In a first study, researchers assessed the effect of the breast cancer drug trastuzumab (Herceptin) on heart and vascular function in elderly patients and discovered an increased risk of heart problems, particularly affecting women with a history of heart disease, diabetes or both. The study has been published in the cancer journal Annals of Oncology. Trastuzumab is the current standard treatment for women diagnosed with HER2 breast cancer (breast cancer prompting the protein HER2 on the surface of the cancer cells).
Researchers evaluated records of 45 women between the ages of 70 and 92 who were treated with trastuzumab since 2005 and discovered, that 12 patients (26.7%) developed heart problems associated to the drug. Earlier clinical trials in younger, healthier women revealed a slightly lesser rate.
As a result of taking trastuzumab, 33 percent of women with a history of heart disease developed either asymptomatic and symptomatic heart problems compared to only 9.1 percent with no heart problem history. In addition, 33.3 percent of diabetic women developed problems compared to only 6.1 percent without diabetes. Tests revealed, that all but one woman recovered fully, with five women being able to re-start the therapy once the trastuzumab was discontinued.
Even though breast cancer predominantly occurs in elderly women, clinical trials of trastuzumab have also been carried out on ‘ideal patients’ i.e. younger women with few or no other health-related issues.
Dr César Serrano, who carried out the research while working as a clinical fellow at the Department of Medical Oncology Breast Cancer Centre at the Vall d’Hebron University Hospital in Barcelona, Spain, said:
“This is the first study specifically to assess trastuzumab-related cardiac toxicity and the cardiovascular factors that are associated with an increased risk in a selected population of elderly breast cancer patients. Trastuzumab is generally well-tolerated and, although there are some concerns about it causing heart problems, until now few risk factors have been identified among patients in clinical trials, most of whom are usually younger than 70 years and have good general health.
Our study has demonstrated a significantly increased incidence of cardiac events among patients aged 70 and over with cardiovascular risk factors such as a history of cardiac disease and diabetes. Approximately 70% of all newly diagnosed cancers occur in patients older than 65 and, given the expected increase in the absolute number of elderly cancer patients over the coming decades in Western countries, there is an unmet need for information about the efficacy and safety of anti-cancer treatments in daily clinical practice.
Data obtained in this report can serve to advise clinicians to be aware of symptomatic and asymptomatic cardiac dysfunction in elderly patients. We think that it is reasonable to refer elderly breast cancer patients to a cardiologist if one or more cardiovascular risk factors are present before or during treatment with trastuzumab. Moreover, a closer surveillance of early symptoms and cardiac function is highly recommended.”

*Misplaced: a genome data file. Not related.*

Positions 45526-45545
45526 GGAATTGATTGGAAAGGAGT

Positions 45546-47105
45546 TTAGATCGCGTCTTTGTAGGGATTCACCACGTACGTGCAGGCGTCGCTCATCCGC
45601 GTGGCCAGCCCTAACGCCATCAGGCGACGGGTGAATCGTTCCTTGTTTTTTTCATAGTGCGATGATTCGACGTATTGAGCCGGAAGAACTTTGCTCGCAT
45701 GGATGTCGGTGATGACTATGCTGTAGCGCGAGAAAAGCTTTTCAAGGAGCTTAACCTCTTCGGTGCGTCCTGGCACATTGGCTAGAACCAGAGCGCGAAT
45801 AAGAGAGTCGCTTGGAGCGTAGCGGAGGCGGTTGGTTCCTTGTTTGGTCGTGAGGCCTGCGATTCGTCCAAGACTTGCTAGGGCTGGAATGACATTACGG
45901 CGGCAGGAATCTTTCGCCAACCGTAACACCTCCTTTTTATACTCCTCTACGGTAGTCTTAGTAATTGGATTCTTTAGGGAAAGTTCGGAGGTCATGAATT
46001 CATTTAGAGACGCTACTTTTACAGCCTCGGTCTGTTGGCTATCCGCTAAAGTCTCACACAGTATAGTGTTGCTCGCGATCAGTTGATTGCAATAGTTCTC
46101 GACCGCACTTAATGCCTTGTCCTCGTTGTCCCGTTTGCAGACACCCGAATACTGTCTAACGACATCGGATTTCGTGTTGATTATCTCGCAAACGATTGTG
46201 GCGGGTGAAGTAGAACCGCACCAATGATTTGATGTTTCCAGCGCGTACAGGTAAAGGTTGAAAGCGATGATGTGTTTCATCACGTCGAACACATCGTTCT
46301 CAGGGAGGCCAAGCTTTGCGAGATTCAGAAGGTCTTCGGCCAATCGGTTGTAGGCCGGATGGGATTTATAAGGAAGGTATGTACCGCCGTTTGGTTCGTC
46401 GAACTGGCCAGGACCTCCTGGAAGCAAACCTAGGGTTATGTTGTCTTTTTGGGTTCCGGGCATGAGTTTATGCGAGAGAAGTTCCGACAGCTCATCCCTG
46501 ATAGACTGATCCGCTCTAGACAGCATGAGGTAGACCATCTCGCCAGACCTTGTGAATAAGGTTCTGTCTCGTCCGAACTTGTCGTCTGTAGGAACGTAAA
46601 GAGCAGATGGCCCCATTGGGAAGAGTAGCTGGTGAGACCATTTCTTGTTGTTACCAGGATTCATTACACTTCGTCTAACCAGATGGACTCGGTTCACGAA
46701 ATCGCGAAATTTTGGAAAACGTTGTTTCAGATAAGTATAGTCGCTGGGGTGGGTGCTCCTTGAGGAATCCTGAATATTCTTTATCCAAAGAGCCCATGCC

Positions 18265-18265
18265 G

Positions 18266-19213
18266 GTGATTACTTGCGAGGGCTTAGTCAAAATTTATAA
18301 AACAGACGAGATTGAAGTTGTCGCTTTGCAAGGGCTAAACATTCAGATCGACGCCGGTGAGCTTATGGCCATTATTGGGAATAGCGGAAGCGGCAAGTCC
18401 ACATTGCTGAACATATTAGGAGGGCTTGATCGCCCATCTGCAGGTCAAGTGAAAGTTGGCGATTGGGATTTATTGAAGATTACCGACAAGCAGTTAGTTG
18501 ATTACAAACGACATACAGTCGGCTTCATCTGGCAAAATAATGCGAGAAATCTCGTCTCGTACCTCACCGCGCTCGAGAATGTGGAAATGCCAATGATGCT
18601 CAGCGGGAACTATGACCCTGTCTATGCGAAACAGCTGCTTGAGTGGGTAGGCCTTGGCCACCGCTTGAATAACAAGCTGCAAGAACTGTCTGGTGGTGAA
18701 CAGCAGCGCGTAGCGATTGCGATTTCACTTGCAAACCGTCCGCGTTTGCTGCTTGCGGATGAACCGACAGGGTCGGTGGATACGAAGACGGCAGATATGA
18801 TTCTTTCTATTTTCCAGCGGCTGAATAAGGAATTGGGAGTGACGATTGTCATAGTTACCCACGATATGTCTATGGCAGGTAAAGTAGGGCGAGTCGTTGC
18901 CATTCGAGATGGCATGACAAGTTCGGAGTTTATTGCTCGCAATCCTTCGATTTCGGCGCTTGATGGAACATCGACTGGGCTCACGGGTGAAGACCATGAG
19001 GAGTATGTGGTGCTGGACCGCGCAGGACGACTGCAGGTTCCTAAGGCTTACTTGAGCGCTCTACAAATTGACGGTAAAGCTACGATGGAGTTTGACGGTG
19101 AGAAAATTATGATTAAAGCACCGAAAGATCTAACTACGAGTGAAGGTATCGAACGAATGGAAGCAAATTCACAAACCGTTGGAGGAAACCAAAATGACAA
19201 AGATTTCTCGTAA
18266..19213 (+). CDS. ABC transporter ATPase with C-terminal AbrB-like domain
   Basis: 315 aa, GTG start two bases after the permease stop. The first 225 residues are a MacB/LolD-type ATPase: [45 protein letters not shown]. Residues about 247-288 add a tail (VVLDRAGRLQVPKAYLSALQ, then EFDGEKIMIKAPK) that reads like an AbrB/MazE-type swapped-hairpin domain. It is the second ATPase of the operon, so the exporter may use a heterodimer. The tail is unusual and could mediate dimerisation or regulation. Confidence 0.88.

Asymptomatic cardiotoxicity is classified as no obvious symptoms of any heart problems being detected but where assessment (usually via scanning or echocardiography) of the function of the heart’s left ventricle indicates an absolute drop of 10% or more, resulting in a left ventricle ejection fraction (LVEF) of less than 50% of its normal function, or a complete drop of more than 20%.
Patients with symptomatic cariotoxicity like congestive heart failure, suffer from obvious physical symptoms, such as shortness of breath and swollen limbs. Eight of the twelve patients who developed heart problems developed asymptomatic LVEF decline, with four patients developing symptomatic congestive heart failure. All eight asymptomatic patients made a complete recovery when trastuzumab treatment was stopped. The drug was then reintroduced in four patients of whom only one developed a repeat asymptomatic drop in LVEF, which improved despite the continuation of the treatment.
Dr Serrano clarified:
“One of the main characteristics of trastuzumab cardiotoxicity is its reversibility. It is a well-known phenomenon that differs from other chemotherapeutic agents such as anthracyclines. Reversibility normally happens with treatment discontinuation, but also can also occur spontaneously. The decision to reintroduce trastuzumab, or to continue with it, must be taken case-by-case together with a cardiologist.”
Three of the four patients who developed symptomatic congestive heart failure recovered their cardiac function after the withdrawal from trastuzumab to receive standard cardiac therapy, with one of those three patients restarting the treatment without any further indications. The fourth woman did not recover cardiac function indicating only a slight improvement. Because of this, the doctors decided not to reintroduce any cancer treatment and she died three months later of the progression of her cancer.
In a concluding statement, Dr Serrano, who now works as a postdoctoral research fellow at the Brigham and Women’s Hospital in Boston, USA, said:
“It’s important to be cautious when interpreting our data given the small number of women involved in the study and the very limited power to detect small differences. However, until safety cardiac data in elderly patients receiving trastuzumab becomes available from prospective clinical trials, this study may contribute to identifying those elderly women with breast cancer who are most likely to develop heart problems during treatment with trastuzumab.”
Written by Petra Rattue